It’s easy to miss Mecysmaucheniidae spiders. They’re so small that you can barely see them with the naked eye. They also prefer to stay on the ground most of the time in their native South American and New Zealand forests. Though minute, these are far from insignificant as their pray have learned the hard way. In fact, it’s their small body that allowed them to become the fastest snapping spiders in the world!
Mecysmaucheniidae are nicknamed trap-jaw spiders because they’re very much akin to trap-jaw ants, using their jaws, called chelicerae, like a bear trap. They forage around with their mouths open at all times stalking prey. When the time is right, they move fast and close the trap in under a millisecond!
Hannah Wood, curator of spiders at the Smithsonian’s National Museum of Natural History, has been fascinated by trap-jaw spiders for well over a decade keeping some specimens in captivity even at her home. Wood was perplexed by the seemingly unique anatomy of the arachnids’ “head”, particularly the elongated chelicerae and the neck-like carapace.
It was only recently that the trap-jaw spider’s powerful hunter abilities were fully unveiled. Using 40,000 frames per second cameras (a normal camera uses 24 fps), Wood filmed 14 species of Mecysmaucheniid spiders. When prey came near, they shut their jaws with stunning speed and force. This ability differed from species to species, the fastest snapping its jaw in only 12 thousandths of a second or 100 times faster than the slowest, which wasn’t no slowpoke either.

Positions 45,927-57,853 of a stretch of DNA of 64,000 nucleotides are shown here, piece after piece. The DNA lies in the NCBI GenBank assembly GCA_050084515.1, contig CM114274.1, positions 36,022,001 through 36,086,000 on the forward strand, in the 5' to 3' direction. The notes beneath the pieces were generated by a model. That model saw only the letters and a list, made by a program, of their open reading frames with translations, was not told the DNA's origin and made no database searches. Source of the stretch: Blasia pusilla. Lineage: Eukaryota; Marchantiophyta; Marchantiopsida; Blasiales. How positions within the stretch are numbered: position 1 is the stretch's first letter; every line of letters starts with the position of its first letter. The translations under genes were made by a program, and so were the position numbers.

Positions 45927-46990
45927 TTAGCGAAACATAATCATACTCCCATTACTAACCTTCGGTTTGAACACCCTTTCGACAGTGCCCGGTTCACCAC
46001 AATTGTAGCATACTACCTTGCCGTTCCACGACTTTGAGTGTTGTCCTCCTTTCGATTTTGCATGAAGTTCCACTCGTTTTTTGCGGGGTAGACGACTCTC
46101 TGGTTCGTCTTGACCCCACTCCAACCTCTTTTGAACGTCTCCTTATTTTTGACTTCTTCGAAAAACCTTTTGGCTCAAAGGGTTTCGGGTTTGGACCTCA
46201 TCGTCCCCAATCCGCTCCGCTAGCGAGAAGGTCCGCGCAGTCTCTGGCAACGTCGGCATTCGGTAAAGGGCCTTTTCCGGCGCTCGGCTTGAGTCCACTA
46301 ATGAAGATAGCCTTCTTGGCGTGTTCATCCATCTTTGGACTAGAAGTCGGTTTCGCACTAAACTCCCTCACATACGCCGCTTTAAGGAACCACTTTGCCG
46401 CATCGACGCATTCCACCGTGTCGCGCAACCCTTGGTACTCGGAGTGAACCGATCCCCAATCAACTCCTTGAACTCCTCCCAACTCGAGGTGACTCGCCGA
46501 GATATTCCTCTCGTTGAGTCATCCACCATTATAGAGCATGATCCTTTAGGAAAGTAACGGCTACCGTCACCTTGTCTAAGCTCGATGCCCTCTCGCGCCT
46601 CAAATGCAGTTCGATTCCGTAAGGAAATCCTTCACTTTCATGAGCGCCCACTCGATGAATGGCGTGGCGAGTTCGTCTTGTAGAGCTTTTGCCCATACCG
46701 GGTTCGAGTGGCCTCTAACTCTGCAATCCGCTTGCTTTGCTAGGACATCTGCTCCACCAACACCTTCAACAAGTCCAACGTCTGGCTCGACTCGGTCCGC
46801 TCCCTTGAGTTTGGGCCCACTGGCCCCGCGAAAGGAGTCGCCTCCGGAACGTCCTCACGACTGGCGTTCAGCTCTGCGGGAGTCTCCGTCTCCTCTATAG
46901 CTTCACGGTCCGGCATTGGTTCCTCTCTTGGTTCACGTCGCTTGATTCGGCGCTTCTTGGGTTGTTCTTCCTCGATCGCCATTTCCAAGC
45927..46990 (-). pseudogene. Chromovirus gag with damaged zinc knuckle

Next, Wood genetically sequenced 26 species of the spiders and also made 3-D models using a particle accelerator. She found that the fast-snap trait occurs in about one-third of the species, but intriguingly this ability evolved in four separate instances.
“This research shows how little we know about spiders and how much there is still to discover,” said Wood. “The high-speed predatory attacks of these spiders were previously unknown. Many of the species I have been working with are also unknown to the scientific community. Scientists who are curious about natural history discover new things because they focus on understudied organisms rather than well-known model organisms. These new findings then begin filling in a puzzle, revealing epic stories about evolution across the tree of life.”
Four of the trap-jaw spiders used more force than their muscles are capable of generating. Other structures must be involved in storing the necessary energy for this massive bite. The mechanism is, for now, a secret. As for practical applications, we might learn a thing or two from the fastest spiders in the world. “Many of our greatest innovations take their inspiration from nature,” Wood said. “Studying these spiders may give us clues that allow us to design tools or robots that move in novel ways.”
Current Biology, Wood et al.: “Repeated Evolution of Power-Amplified Predatory Strikes in Trap-Jaw Spiders” dx.doi.org/10.1016/j.cub.2016.02.029
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